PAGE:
Experts ask: Did Da Vinci draw a nude Mona Lisa?

05th October 2017

Art experts and scientists have claimed that a nude sketch that bears a close resemblance to the famous Mona Lisa masterpiece could indeed have been dawn by Leonardo da Vinci.

In Paris’s Louvre - where the Mona Lisa is held - a charcoal drawing titled the Monna Vanna is being analysed and has been attributed to the Florentine master’s studio. 

Since 1862, the large drawing of a nude female was held in the great collection of Renaissance art at the Conde Museum, in the palace of Chantilly, north of the French capital, reports the Guardian.

While the entirety of the sketch cannot yet be fully attributed to the Renaissance master, after many weeks of tests curators believe the drawing is at least partially by Leonardo da Vinci.

Curator Mathieu Deldicque commented on the revelation: “The drawing has a quality in the way the face and hands are rendered that is truly remarkable. It is not a pale copy.

“We are looking at something which was worked on in parallel with the Mona Lisa at the end of Leonardo’s life. It is almost certainly a preparatory work for an oil painting.”

The experts have revealed that the hands and body in the sketch are almost an exact copy to those of the Mona Lisa, Deldicque. In addition to this, the drawing is almost the same size as the Mona Lisa, with the small holes pierced around the figure suggesting it could have been used to trace the form onto a canvas.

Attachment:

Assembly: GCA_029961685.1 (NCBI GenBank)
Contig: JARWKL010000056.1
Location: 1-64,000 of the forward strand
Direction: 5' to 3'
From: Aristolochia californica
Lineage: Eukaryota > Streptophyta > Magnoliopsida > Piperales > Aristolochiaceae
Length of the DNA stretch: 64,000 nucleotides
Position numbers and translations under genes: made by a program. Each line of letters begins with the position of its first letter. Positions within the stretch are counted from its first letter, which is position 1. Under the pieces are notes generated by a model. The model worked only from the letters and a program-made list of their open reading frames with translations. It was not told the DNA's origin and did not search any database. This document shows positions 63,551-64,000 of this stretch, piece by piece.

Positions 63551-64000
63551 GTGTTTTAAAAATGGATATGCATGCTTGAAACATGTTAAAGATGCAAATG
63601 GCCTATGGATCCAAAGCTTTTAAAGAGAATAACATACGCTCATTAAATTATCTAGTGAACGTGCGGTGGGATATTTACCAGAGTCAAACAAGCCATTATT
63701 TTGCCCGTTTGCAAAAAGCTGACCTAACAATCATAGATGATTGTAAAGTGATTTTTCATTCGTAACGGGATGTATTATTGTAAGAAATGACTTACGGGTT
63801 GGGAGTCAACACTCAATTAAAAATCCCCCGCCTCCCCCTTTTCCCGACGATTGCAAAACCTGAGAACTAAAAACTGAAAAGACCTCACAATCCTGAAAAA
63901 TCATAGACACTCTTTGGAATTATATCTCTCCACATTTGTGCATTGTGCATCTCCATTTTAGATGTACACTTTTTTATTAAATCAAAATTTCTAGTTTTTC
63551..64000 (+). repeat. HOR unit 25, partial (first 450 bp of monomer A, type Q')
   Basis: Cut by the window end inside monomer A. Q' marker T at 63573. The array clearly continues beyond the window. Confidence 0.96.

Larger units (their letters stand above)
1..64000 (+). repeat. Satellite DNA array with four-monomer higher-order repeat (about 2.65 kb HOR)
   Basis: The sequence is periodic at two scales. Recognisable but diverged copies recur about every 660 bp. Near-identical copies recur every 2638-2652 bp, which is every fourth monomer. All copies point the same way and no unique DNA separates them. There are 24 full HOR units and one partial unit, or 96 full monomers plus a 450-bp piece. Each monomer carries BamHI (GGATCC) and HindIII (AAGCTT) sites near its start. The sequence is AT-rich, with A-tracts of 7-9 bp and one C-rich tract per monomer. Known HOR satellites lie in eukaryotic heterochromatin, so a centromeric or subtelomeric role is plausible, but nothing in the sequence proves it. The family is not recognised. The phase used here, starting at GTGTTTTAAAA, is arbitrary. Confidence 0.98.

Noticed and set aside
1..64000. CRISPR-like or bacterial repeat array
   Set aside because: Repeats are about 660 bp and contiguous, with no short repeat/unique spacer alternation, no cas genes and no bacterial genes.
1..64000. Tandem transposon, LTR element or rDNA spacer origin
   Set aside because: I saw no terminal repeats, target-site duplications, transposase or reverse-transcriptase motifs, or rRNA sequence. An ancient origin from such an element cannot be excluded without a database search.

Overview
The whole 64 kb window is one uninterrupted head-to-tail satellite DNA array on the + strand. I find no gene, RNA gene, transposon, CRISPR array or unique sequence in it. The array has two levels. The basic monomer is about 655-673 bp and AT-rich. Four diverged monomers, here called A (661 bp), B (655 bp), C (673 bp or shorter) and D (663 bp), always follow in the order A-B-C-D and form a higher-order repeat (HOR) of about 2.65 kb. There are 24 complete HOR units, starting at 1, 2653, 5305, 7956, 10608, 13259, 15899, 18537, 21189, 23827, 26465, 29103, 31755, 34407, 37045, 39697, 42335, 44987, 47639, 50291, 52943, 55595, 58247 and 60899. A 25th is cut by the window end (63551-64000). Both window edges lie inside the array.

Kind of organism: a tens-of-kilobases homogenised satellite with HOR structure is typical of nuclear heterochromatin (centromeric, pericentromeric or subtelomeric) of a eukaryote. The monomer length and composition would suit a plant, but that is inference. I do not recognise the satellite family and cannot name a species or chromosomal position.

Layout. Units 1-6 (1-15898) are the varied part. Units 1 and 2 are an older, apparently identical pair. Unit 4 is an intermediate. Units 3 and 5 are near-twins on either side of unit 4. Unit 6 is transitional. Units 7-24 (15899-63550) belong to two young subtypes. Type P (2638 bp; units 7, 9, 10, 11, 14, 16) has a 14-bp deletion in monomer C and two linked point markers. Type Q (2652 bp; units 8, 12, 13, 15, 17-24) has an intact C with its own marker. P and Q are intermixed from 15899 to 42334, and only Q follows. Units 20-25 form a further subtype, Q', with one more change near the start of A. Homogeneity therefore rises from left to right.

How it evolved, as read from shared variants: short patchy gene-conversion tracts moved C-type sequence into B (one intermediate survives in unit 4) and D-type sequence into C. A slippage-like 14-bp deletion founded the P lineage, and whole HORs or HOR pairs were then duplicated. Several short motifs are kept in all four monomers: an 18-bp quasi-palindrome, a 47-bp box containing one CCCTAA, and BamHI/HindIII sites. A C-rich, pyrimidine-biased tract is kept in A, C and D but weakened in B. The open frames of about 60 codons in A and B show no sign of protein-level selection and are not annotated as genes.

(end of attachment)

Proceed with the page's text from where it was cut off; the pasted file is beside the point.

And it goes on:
Bruno Mottin - a Louvre conservation expert - has confirmed that the drawing was definitely created during da Vinci’s lifetime, roughly at the turn of the 15th century. He also stated that the high-quality work was not a copy of a lost original. 

However, he said that experts and art enthusiasts must not jump to conclusions about definitively attributing the sketch to Leonardo until it is fully confirmed. 

“The hatching on the top of the drawing near the head was done by a right-handed person. Leonardo drew with his left hand. It is a job that is going to take some time,” Mr Mottin said. “It is a very difficult drawing to work on because it is particularly fragile.”

Leonardo da Vinci died in Amboise, France, in 1519. While there is currently roughly 20 paintings and drawings of nude Mona Lisas in collections across the globe, the majority have proved difficult to date.

Nevertheless, according to the Guardian, Mr Mottin said that they hoped to establish the identity of the artist behind the nude Mona Lisa within two years. If this deadline is met, it will be just in time for an exhibition at Chantilly which will commemorate the 500th anniversary of Leonardo’s death.

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